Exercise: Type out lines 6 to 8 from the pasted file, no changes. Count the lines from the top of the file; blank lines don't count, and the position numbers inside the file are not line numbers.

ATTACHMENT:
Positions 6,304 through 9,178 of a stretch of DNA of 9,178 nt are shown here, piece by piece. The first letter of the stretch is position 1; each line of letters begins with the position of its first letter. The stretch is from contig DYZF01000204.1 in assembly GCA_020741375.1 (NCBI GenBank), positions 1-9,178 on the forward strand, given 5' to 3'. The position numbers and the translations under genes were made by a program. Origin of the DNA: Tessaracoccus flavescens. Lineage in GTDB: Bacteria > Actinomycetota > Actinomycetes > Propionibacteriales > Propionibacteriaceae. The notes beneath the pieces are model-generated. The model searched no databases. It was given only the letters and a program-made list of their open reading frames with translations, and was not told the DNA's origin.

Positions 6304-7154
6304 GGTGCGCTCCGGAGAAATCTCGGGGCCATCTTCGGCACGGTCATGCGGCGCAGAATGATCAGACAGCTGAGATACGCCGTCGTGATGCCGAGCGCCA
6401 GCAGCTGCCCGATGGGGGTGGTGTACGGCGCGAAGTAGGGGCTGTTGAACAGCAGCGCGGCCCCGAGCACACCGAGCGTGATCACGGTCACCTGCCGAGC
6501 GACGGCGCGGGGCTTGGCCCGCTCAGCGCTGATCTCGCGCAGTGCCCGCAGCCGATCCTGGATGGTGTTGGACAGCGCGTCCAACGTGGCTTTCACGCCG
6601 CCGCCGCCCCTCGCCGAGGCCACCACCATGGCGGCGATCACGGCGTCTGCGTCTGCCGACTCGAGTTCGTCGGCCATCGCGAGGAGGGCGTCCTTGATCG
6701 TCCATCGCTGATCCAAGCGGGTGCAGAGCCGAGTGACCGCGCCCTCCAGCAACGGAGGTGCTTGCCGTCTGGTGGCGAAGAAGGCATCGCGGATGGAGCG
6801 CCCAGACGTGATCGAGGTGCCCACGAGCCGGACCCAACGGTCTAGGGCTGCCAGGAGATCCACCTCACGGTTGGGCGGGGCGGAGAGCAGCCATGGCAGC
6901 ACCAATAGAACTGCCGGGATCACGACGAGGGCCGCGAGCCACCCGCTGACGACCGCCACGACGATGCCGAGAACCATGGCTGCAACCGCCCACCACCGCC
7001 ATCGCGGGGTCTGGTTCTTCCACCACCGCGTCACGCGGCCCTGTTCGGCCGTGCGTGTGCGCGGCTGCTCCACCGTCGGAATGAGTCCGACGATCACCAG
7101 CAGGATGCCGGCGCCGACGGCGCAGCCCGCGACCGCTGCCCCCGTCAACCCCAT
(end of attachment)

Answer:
6601 CCGCCGCCCCTCGCCGAGGCCACCACCATGGCGGCGATCACGGCGTCTGCGTCTGCCGACTCGAGTTCGTCGGCCATCGCGAGGAGGGCGTCCTTGATCG
6701 TCCATCGCTGATCCAAGCGGGTGCAGAGCCGAGTGACCGCGCCCTCCAGCAACGGAGGTGCTTGCCGTCTGGTGGCGAAGAAGGCATCGCGGATGGAGCG
6801 CCCAGACGTGATCGAGGTGCCCACGAGCCGGACCCAACGGTCTAGGGCTGCCAGGAGATCCACCTCACGGTTGGGCGGGGCGGAGAGCAGCCATGGCAGC